Skip to main content

There is a manic glee in that Alice Cooper line "School's out forever," a perennial favourite of students since the 1970s pop song first hit the airwaves.

But school's final day was a gloomy affair marked by four generations of one Nanaimo family who walked the halls of Mount Benson Elementary this week for the last time.

Misty Duifhuis's grandfather first showed up on the school roll here in 1919. Her mother still recalls the names of her teachers, good and bad. Ms. Duifhuis looked into the cloakroom where she had been sentenced to time outs for laughing too much.

This week, her son Joshua, 7, attended the 134-year-old school's final assembly.

Mount Benson is a casualty of the school district's business plan. Like school districts across the province, squeezed by declining enrolment and funding shortfalls, the Nanaimo Board of Education's had to raise cash for needed projects by liquidating the only assets it has.

Mount Benson was among those closed so it could be prepared to go on the block.

Even before classes finished this week, crews were getting ready to tear out portables. Inside, the library was in a forlorn state, books already packed away in cardboard boxes. The band room was bare, never to hear the clamour of instruments again.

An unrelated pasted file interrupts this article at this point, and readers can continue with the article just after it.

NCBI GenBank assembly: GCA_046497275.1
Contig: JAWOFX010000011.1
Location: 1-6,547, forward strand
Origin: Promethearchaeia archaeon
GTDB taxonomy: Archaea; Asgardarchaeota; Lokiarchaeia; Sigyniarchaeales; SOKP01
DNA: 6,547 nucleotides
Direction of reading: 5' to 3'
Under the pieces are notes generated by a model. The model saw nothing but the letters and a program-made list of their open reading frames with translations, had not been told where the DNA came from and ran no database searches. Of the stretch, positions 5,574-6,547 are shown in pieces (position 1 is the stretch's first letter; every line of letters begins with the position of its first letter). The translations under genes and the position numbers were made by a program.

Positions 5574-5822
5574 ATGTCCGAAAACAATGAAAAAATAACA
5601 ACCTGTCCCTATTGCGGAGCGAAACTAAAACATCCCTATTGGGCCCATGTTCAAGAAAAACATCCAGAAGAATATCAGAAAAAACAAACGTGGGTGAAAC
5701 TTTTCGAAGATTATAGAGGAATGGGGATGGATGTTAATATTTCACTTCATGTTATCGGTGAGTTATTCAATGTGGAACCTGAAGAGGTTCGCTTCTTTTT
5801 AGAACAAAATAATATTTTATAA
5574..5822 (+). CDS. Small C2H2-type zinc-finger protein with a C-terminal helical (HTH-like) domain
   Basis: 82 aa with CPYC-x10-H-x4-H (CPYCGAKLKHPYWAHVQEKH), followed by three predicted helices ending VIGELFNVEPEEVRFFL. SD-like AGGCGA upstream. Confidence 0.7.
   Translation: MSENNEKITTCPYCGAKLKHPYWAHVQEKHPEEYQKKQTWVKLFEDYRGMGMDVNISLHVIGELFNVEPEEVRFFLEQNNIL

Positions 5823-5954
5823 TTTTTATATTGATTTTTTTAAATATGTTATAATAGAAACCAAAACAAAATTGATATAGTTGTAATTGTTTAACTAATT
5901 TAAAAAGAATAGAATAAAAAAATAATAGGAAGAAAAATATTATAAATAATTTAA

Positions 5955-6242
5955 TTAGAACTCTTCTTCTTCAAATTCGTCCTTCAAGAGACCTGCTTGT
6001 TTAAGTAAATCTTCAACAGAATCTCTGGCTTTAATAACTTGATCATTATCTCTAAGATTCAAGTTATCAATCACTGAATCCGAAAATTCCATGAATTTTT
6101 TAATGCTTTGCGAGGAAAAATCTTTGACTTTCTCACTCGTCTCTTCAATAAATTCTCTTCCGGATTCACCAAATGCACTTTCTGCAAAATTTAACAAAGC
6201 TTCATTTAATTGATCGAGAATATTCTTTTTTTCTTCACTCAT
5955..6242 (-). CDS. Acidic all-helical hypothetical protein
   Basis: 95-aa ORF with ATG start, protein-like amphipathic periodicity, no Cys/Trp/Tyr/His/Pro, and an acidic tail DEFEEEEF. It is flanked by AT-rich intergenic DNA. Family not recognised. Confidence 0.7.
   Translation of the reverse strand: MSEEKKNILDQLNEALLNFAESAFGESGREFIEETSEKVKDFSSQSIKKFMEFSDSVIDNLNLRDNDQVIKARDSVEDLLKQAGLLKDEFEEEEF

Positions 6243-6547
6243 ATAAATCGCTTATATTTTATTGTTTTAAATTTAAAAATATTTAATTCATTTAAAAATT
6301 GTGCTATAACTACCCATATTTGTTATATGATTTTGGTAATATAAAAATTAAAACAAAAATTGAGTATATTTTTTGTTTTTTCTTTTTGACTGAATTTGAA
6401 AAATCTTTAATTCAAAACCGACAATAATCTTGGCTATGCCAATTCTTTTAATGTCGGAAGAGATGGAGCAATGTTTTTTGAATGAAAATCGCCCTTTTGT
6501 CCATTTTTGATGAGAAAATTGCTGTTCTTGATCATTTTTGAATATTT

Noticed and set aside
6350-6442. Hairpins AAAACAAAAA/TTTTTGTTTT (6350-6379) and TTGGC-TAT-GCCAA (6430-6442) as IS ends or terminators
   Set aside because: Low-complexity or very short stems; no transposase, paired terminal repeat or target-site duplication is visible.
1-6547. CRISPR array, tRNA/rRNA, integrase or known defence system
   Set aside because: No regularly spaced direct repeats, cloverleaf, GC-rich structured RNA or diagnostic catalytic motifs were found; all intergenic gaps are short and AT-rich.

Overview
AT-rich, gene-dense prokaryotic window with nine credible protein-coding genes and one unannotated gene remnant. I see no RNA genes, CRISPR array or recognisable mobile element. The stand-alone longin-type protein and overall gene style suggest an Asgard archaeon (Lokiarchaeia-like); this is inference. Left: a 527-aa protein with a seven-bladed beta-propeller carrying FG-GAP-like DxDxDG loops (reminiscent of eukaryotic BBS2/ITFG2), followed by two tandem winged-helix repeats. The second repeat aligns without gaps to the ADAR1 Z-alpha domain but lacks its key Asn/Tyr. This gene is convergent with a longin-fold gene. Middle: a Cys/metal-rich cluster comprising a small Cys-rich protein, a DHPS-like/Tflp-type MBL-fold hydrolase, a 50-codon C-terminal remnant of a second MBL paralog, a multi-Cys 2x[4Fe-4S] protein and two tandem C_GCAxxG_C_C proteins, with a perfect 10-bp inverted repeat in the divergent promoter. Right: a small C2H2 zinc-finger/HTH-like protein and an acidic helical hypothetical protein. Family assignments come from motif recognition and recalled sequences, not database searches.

"It was sad, there is so much history here that is going to stop at my children," Ms. Duifhuis said. "It's like a chunk of the community is being broken up and spread out, it's not the centre any more. We are all being displaced."

Mount Benson, judged on its architecture alone, is less than endearing. It's been razed by fire twice, and the current building has spread in an ungainly fashion with half-a-dozen additions.

But it is nestled in a family community, surrounded by a generous expanse of playing fields. Many pupils here can find parents and grandparents in class photos on the wall that date back to 1894.

Joshua Duifhuis will go to another elementary school in September, but he doesn't expect to see any of his current classmates there. The 175 pupils who finished classes this week will be heading to at least four different schools.

Mount Benson is just one of 171 schools closed due to declining enrolment since the B.C. Liberal government took office in 2001. Six more are to close this year, while 26 new schools have been built in fast-growing communities.

It has brought tremendous upheaval to an estimated 22,000 pupils and their families.

Now the province is reconsidering the wisdom of selling off schools.